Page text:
William Heyen, professor of English and poet-in-residence emeritus at SUNY Brockport, has won prizes and fellowships from NEA, Guggenheim Foundation, Poetry and American Academy of Arts and Letters. He is the author of 30 books, including Home: Autobiographies; The Hummingbird Corporation: Stories; Pig Notes & Dumb Music: Prose on Poetry; Crazy Horse in Stillness (winner of the Small Press Book Award in 1997); Pterodactyl Rose: Poems of Ecology; and Shoah Train: Poems (a finalist for the National Book Award in 2004), and edited The Generation of 2000: Contemporary American Poets and September 11, 2001: American Writers Respond. His work has appeared in hundreds of magazines and anthologies.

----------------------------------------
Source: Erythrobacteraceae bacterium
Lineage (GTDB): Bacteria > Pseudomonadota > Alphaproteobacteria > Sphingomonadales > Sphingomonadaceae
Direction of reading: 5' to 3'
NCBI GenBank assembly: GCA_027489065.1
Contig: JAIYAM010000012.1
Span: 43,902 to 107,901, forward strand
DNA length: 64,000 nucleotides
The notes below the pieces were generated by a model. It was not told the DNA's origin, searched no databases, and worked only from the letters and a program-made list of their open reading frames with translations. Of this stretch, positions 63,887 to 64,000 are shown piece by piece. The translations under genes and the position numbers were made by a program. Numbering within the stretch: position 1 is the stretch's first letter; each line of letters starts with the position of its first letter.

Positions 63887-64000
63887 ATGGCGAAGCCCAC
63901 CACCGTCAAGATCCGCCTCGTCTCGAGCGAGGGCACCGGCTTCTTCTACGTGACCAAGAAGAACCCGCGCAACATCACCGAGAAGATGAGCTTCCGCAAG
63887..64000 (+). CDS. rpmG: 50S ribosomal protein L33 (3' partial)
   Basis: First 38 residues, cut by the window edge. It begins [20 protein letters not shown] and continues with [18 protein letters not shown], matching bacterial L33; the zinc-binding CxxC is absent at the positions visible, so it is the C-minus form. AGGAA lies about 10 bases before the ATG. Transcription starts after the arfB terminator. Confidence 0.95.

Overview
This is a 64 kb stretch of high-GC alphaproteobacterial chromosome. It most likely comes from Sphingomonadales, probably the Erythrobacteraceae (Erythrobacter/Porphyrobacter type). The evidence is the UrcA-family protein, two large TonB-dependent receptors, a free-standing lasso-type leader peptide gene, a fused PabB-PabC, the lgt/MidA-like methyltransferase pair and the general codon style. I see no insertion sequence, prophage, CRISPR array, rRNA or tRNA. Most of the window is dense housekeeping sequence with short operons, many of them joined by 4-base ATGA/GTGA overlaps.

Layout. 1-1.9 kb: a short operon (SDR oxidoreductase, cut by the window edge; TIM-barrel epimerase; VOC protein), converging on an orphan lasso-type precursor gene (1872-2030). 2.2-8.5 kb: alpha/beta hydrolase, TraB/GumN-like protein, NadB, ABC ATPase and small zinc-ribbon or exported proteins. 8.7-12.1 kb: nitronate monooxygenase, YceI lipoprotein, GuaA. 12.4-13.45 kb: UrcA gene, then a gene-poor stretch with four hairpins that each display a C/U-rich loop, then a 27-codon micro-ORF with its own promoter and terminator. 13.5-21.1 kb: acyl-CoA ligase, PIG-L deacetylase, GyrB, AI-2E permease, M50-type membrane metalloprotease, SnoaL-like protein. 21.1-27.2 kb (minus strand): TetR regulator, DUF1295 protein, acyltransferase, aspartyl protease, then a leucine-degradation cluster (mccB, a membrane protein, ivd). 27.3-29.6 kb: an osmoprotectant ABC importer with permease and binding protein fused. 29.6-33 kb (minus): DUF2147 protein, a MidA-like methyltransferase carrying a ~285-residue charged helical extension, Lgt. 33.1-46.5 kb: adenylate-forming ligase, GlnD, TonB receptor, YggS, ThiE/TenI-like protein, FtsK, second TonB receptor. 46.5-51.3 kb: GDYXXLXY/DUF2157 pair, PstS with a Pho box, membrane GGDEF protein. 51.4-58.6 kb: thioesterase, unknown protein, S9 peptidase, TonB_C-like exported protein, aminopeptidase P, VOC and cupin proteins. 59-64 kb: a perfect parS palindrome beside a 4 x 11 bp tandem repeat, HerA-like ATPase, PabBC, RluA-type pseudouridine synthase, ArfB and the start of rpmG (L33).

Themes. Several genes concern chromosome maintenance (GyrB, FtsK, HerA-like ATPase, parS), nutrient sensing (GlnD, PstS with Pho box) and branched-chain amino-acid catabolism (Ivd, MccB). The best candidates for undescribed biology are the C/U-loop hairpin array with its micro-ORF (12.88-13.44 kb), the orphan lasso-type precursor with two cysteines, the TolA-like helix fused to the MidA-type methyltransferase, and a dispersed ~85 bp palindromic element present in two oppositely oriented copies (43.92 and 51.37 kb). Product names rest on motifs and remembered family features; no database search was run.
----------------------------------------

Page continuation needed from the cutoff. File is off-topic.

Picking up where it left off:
In A Poetics of Hiroshima, Heyen has broken through to face full square what has been working its way to the surface through several of his highly praised earlier books: the interfusions, in art and in our desire for art, of beauty and atrocity. Joyce Carol Oates calls Heyen "a remarkable poet in whom the visionary and the unblinkingly historical are dramatically meshed."